Meridian responds to Davis Refinery concerns

Representatives from the Meridian Energy Group responded to concerns voiced at the public hearing regarding the proposed Davis Refinery, which will be located at the fringes of Theodore Roosevelt National Park, on Wednesday, Jan. 17.

Members of the public gave testimony during the public hearing for the proposed Davis Refinery on Wednesday, Jan. 17 at Dickinson State University. (Sydney Mook / The Dickinson Press)

Representatives from the Meridian Energy Group responded to concerns voiced at the public hearing regarding the proposed Davis Refinery, which will be located at the fringes of Theodore Roosevelt National Park, on Wednesday, Jan. 17.

“We were thrilled with the attendance. This is what you go through this entire effort for,” Dan Hedrington, senior project manager for Short Elliott Hendrickson Inc, part of the Meridian Energy Group, said. Hedrington was happy to respond to some of the most common concerns raised at the hearing.

One concern was that the North Dakota Department of Health had not anticipated the exhaust and air pollutants generated by truck traffic coming to and from the proposed refinery. Hedrington said this has been considered by Meridian and the health department, and was addressed by the Billings County Commissioners and their planning and zoning commission.

“Trucking has been considered since day one,” Hedrington said. “We had to go through the planning and zoning commission in Billings County … where it was higher review (standards) than I’ve ever encountered from any other county ever. It was extensive.”

He said that not only was trucking information requested, but a condition of the permit -- which was granted via unanimous decision -- included an agreement to upgrade the roads and place hard surfacing to reduce potential dust.


Hedrington seemed to welcome the scrutiny.

“Those of us who are involved in the intricacies of the process … you’re kind of excited about it,” he said. “It’s (testing your knowledge). It’s a lot of fun. When somebody is asking you these high level questions … it kind of gets your blood going.”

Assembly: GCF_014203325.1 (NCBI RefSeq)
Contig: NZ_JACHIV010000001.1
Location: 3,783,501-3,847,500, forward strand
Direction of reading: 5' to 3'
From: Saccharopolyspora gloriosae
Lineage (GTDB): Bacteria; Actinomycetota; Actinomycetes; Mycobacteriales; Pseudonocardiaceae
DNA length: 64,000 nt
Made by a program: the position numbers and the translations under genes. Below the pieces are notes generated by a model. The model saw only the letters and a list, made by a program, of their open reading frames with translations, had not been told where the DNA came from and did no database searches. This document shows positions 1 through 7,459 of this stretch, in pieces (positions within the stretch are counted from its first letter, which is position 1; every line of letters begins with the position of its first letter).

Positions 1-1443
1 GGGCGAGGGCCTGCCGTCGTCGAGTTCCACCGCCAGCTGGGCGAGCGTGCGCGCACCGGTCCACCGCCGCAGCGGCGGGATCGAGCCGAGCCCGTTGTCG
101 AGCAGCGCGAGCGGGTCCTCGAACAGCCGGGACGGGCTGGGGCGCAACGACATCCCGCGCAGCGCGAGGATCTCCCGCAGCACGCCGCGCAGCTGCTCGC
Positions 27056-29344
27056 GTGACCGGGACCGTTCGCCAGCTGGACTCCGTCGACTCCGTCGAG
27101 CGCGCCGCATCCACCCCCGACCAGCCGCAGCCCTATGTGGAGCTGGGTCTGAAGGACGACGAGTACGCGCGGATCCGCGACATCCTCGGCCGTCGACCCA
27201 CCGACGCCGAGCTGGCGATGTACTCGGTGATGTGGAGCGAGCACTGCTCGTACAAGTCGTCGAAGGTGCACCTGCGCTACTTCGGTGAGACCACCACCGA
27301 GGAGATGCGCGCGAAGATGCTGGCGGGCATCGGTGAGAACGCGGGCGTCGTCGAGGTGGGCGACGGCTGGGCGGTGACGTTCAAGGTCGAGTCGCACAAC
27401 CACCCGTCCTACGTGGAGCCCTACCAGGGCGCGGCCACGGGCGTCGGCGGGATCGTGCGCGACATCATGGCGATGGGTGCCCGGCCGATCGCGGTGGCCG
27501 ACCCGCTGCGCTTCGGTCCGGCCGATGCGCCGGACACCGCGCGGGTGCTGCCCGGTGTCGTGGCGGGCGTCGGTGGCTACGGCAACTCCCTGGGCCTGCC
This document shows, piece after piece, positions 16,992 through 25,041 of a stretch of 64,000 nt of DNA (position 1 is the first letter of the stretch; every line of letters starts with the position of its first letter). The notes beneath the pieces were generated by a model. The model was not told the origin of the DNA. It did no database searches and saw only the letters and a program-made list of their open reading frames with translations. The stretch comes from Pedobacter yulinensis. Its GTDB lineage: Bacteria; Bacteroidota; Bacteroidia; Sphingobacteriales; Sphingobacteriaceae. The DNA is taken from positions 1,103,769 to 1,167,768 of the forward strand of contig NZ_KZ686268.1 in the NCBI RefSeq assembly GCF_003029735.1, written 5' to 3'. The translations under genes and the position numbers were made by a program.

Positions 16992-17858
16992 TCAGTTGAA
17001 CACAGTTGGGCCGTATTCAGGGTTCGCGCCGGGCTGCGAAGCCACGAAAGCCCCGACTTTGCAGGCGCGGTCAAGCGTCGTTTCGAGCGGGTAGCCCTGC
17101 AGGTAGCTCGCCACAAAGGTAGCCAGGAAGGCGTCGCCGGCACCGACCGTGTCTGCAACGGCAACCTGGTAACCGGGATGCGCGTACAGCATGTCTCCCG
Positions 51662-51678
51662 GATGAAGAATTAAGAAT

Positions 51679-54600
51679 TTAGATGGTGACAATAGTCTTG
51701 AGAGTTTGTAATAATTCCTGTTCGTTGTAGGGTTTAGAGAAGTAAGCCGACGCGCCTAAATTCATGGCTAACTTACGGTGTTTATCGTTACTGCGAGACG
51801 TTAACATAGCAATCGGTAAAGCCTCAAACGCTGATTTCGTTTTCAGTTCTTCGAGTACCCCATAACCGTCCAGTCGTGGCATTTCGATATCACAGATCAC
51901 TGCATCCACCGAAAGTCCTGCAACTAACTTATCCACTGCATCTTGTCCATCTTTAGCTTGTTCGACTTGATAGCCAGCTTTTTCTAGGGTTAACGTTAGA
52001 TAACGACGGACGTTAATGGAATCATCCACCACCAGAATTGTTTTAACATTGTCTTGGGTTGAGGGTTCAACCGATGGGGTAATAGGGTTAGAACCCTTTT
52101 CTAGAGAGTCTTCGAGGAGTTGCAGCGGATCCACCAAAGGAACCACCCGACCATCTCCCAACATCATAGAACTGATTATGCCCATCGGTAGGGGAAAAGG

Another concern voiced was that Meridian was playing a “shell game” and trying to weasel its way out of answering to a higher regulatory authority in the form of the Public Service Commission, due to the refinery being just shy of the 50,000 barrels per day production mark which requires PSC intervention. Hedrington explained why there had been different figures circulating about the proposed refinery’s production.

“So the original intent of the project was to develop a 27,500 barrel per day facility,” he said, adding that it was the request of regulatory agencies to assess the facility based upon its highest possible production standard. He said that this demonstrated to the public that even if production doubled at Davis, it would still be meeting environmental regulations.

Hedrington said that initially the refinery will only be producing at 27,500 barrels per day. Despite that output, there will be no reduction to the economic benefits Meridian promises the refinery will bring.

“We’ll still be providing jobs, especially in the construction phase,” he said, adding that the addition of the high-paid workforce will also sustain businesses in nearby communities. “That means there’s going to be more grocery stores, there’ll be more activity, more housing, all of these families coming in … that’ll increase tax revenue … growth and infrastructure.”

The health department provided an informative presentation prior to the public hearing portion of the meeting, explaining their permitting process and using a chart to compare emissions from comparable facilities to what the Davis Refinery would produce. That chart showed that currently approved refineries, such as the Tesoro-Mandan facility, far exceed the expected emissions that Davis would produce. Indeed, the University of North Dakota’s coal-fired heating system was shown to be a greater potential source of emissions than Davis would be.

For Hedrington and Meridian, they have absolute confidence that their technology will be proven.


“The amount of money that has been spent so far -- we’re in the tens of millions of dollars without even breaking ground. The amount of full design and science and all the evaluation that’s been done thus far … is the exciting part. The next exciting part is to prove it,” he said. “We’ve tried to prove everything thus far. We’ve proven it to the other scientists and engineers, we’ve proven it to those people evaluating. And now to be able to come to the public and say, after this thing is built, that not only did we do what we said we could do, this is an industry changer potentially. Do you not think that the other refineries across the nation are watching what we’re doing in North Dakota?”

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